A few posts ago, I walked you through my 11 Tactics for reaching your personal resolutions and goals. But what I didn’t tell you is how to actually identify what those goals are. This is by far the most important FIRST step you will need to take if you want to see any project or goal to fruition.
Your goals should be very personal to you, so I’m not going to try and tell you what they should be. But I can tell you how I went about deciding on my own 10 Goals for the year.
The key is to keep it simple and specific.
Start with one category or area of your life at a time, such as your work, your relationships, or your health. If you’re only focusing on work for the purposes of this exercise, then try to identify what areas of your work or project that demand your focus the most. You can’t make a goal for every single desire or problem you face – you’d never get them all done!
So simplify and specify.
What aspects of your work and life need the most attention? It’s important to understand the process of killing your “good” ideas for the truly great or worthwhile ones. And the same goes with your goal setting. For me, I decided to focus my goals on my work environment & experience, my finances, my sleep & fitness routines, my relationship, and my inner voice. This is my simplified list of the specific aspects, or categories, in my work and life that most need my focus this year.
Once you have identified the categories within which you need to focus, then take a few minutes with each one and describe what you want to see happen in that aspect of your life. What would a successful outcome be that you could reasonable reach in a year’s time? You can describe it however you like – in prose or poetry, as a list, or even as a drawing – however will resonate with you the strongest.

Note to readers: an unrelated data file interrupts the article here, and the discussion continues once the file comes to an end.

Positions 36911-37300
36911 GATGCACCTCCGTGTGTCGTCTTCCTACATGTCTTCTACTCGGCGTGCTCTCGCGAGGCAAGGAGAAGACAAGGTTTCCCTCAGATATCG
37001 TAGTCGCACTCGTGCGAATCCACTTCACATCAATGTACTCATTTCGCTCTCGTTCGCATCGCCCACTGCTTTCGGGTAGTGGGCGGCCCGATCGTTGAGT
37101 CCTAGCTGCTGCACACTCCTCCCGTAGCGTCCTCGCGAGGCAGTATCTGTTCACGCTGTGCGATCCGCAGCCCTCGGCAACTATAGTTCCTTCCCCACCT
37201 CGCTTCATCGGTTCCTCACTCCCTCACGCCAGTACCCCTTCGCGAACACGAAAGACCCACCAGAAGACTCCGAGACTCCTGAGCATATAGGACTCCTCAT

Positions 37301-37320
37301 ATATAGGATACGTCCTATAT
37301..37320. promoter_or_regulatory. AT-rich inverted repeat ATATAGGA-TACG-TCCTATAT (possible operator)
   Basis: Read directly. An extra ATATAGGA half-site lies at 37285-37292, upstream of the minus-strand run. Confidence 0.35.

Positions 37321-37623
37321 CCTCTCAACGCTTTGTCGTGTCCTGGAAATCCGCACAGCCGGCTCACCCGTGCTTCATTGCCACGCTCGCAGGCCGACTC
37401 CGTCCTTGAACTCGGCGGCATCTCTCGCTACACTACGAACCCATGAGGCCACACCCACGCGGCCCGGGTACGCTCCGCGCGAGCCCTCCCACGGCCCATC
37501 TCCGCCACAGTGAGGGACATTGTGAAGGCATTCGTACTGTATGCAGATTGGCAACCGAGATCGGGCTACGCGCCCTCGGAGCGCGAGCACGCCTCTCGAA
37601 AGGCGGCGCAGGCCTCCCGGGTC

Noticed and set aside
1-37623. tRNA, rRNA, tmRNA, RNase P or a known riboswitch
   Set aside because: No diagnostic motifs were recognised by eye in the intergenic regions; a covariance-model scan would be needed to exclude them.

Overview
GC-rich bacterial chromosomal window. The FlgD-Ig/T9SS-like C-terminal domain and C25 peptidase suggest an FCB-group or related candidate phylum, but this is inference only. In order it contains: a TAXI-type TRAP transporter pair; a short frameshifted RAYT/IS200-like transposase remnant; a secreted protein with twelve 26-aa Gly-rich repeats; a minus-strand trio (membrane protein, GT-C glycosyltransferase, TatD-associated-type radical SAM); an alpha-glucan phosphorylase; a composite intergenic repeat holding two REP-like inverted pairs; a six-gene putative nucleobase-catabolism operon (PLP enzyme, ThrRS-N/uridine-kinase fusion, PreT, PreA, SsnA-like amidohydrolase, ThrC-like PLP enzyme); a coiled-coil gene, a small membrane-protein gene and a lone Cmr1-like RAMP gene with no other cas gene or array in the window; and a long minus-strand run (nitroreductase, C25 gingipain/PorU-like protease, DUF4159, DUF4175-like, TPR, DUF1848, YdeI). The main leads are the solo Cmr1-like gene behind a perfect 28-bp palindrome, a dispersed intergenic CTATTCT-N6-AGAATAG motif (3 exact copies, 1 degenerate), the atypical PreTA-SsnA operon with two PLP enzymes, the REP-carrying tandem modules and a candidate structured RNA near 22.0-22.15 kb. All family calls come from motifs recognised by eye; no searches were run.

Personally, I am an avid list-maker. So I made a list. I took each category, and listed out the 1-2 successful outcomes I’d like to see in each this year. Limit yourself to only 1-2 in each category, to prevent your overall list from becoming overwhelmingly long. And again, remember to be specific and actionable.
What are your 1-2 ideal outcomes for each of your focus categories, and how could those come about? Or rather, what is your ONE ideal outcome in that category, and what are 1-2 ways you could see that coming true? If you describe what you’d like to see happen in that category in a year’s time, then your goal will simply be how you will get yourself there.
For example, one of my categories is my work environment. Within that category, I realized that my two primary work spaces needed to be better organized to allow me to be more productive. So the 1-2 ways I envisioned that coming true were to (1) organize my production office, and (2) clear the clutter in my home office to keep both more artistically and productively arranged.
Now you do the same! After you’ve done the above, you should end up your own simple number of specific outcomes you’d like to see in your work and life. If you end up with too many of them, or they are too vague and broad, go back and go through them again.
Remember to simplify! Keep them as specific and actionable as possible, and you will be better setting yourself up for success. If you prefer an acronym, keep them SMART: Specific, Measurable, Actionable, Realistic & Timely. However you remember, the bottom line is that the more specifically you nail down the “what” you want, the more easily the “how” will come with it.
Beyond that, the next step is to assign priorities and deadlines to your goals, and start taking action… but that’s getting more into the weeds of how to actually start achieving your goals. That’s your next assignment. But at least for now, if you’ve done the above, you can proudly say you’ve identified what your goals are – and that’s a very rewarding thing to have achieved in itself!
So happy goal setting, and feel free to ask me any questions or leave any comments you like below. I’m always here and always happy to help you simplify and specify!